I've written before about what Europe does for our wildlife and the environment so I won't repeat myself too much. Suffice to say successive UK Govts have displayed a complete lack of interest and concern for both in the 35 years since the last piece of home-grown wildlife legislation (1981 Wildlife and Countryside Act, hard fought for by wildlife lobbyists in the face of strong opposition from both the NFU and the Govt of the time), and have instead demonstrated an eagerness to shove wildlife off the agenda altogether in the ruthless pursuit of power and money. Think Boris Johnson stating that you can cut down an ancient woodland and plant a new one in its place, replacing like for like with no problems, or Eric Pickles giving the go ahead to houses being built on a piece of protected woodland where nightingales nested, stating that the birds could just be moved elsewhere. Conservationists will tell you that relocations do not have a high success rate and the animals concerned often die or disperse.

Perhaps the most alarming aspect of all of this is that, without the protection the EU gave to our wild places and wild creatures, there will be no deterrent to people who don't care about them not to misuse them. Protection under law means law breakers face criminal proceedings. If that disappears from the statute books (and what's to stop Boris and friends repealing the European Habitats Directive, or the Birds Directive, or even our own 1981 Act now?) then there will be nothing left in law to prevent them chopping up woods and building on sites that are home to rare and endangered species, or to species that aren't yet rare or endangered, but who soon could be.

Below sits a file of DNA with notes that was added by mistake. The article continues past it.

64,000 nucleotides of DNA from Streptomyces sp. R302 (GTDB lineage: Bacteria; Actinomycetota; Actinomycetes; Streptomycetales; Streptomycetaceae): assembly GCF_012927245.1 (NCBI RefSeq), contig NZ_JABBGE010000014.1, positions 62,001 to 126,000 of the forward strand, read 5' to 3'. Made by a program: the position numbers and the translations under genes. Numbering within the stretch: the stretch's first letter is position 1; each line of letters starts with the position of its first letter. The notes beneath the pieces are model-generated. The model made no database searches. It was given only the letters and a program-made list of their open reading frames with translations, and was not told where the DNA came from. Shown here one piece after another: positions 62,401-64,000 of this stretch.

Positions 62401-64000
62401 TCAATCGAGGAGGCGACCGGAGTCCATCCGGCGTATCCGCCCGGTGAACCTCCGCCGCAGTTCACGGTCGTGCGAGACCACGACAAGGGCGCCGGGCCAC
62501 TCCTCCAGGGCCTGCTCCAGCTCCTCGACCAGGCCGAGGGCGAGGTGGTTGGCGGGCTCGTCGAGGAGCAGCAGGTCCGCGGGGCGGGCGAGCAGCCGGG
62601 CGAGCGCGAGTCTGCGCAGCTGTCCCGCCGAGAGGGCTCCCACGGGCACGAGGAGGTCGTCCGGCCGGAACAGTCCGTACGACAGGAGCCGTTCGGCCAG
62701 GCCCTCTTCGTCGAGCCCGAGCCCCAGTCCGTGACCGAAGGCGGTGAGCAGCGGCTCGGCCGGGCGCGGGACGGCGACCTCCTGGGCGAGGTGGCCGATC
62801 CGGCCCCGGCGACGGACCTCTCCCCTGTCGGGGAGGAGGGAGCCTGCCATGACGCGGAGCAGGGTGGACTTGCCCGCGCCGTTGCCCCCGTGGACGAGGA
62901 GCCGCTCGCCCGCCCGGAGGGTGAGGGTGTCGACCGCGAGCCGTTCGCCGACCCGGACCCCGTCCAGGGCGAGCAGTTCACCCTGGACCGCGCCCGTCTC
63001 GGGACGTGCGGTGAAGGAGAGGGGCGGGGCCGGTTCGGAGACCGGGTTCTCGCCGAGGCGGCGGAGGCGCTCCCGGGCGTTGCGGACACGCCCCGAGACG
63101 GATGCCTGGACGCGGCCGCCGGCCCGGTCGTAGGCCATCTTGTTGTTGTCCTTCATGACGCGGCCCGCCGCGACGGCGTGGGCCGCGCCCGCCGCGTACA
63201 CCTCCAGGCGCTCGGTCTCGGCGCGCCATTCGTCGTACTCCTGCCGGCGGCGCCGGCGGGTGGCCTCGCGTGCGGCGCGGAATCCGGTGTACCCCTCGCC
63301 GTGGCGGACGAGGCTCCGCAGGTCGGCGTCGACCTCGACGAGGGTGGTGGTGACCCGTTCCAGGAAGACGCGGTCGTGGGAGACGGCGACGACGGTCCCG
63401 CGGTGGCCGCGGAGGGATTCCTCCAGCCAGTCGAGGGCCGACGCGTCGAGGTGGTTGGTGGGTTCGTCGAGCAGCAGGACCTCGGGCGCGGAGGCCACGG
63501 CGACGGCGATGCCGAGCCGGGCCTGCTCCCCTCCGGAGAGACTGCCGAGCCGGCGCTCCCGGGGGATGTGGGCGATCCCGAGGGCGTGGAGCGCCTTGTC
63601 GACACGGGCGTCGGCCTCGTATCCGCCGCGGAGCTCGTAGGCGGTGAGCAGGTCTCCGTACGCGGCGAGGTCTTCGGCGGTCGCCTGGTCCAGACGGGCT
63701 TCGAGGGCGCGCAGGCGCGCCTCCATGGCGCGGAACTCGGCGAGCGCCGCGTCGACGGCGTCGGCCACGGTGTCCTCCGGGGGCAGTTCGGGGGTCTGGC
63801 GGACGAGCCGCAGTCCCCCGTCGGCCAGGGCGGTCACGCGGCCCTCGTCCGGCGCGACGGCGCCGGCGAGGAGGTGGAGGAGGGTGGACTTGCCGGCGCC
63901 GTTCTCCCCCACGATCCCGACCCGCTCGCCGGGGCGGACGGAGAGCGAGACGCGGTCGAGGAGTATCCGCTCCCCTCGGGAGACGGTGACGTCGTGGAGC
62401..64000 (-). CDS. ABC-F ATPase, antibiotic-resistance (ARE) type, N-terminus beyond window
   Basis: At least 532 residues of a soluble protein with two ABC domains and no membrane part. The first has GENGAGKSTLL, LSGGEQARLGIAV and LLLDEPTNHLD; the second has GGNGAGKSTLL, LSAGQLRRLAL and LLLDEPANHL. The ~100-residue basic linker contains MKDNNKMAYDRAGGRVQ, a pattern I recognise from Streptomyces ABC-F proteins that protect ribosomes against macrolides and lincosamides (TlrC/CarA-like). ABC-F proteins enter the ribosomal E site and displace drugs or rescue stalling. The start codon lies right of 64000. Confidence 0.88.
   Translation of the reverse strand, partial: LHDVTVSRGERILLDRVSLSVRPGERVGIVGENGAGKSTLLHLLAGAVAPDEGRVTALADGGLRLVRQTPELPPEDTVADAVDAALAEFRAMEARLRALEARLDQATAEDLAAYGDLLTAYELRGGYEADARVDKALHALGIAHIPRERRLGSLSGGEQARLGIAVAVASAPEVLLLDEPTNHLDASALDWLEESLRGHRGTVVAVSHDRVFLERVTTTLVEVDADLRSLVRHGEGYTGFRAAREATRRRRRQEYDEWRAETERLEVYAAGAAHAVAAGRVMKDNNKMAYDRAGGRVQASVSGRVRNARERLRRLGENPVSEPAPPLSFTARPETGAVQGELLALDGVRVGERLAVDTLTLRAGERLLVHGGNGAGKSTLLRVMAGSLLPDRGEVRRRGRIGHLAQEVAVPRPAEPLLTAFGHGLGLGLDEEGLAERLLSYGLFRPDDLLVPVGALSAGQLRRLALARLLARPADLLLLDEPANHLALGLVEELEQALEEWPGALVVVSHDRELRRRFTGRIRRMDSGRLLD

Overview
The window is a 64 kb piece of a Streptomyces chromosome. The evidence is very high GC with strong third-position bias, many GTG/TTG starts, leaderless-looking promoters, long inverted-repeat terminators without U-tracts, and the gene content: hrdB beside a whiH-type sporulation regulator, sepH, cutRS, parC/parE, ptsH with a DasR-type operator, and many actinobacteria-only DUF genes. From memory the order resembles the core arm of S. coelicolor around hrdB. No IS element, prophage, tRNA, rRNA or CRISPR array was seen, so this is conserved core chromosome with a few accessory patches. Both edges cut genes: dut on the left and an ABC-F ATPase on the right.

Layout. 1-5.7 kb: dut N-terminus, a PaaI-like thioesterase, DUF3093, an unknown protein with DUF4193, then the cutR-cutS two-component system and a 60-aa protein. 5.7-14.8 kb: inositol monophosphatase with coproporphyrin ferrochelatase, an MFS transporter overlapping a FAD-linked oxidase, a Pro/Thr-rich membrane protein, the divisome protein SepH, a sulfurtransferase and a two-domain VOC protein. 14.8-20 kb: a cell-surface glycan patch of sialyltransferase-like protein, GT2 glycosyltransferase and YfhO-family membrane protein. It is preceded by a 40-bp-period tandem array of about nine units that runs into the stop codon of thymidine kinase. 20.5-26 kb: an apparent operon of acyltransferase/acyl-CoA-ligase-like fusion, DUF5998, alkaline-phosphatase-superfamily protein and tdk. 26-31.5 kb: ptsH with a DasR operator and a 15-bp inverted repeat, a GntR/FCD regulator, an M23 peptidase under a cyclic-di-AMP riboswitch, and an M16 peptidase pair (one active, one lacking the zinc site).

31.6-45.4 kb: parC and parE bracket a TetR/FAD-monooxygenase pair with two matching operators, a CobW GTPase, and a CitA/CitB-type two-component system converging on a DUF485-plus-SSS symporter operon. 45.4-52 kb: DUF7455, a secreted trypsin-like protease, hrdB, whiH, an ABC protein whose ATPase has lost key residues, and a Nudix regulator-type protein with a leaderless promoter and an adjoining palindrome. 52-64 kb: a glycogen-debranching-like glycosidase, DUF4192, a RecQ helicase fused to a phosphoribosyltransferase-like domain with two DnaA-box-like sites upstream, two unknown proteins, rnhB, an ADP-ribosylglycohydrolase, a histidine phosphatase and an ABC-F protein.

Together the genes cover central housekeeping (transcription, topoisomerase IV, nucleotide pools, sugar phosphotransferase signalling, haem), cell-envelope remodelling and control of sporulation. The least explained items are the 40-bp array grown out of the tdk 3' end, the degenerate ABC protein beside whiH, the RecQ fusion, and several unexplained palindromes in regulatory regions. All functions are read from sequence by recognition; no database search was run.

I find this so unbearable and so frustratingly short-sighted, because we are completely reliant on our wildlife for the provision of the soil we grow our food in, the water we drink, the air we breath, the food we eat, the regulation of temperature we rely on not to boil or freeze to death. Simply put, if we keep losing habitats and species at the rate we're going we won't survive ourselves. 

Where was information about what the EU does for our wildlife in all the campaigning? One reason the Conservatives didn't champion it was because it would have thrown their own shameful lack of legislation in that area into sharp relief.

Beside wildlife, we've also lost all the EU funding that has gone into our universities and scientific and medical research projects in recent years, the free movement of people, including scientists, medics and academics and all their expertise (reported in the papers as one-way immigration when in reality we have all had free movement to 27 countries which we will now lose), human rights, climate change legislation, farming subsidies, trading rights. The list goes on.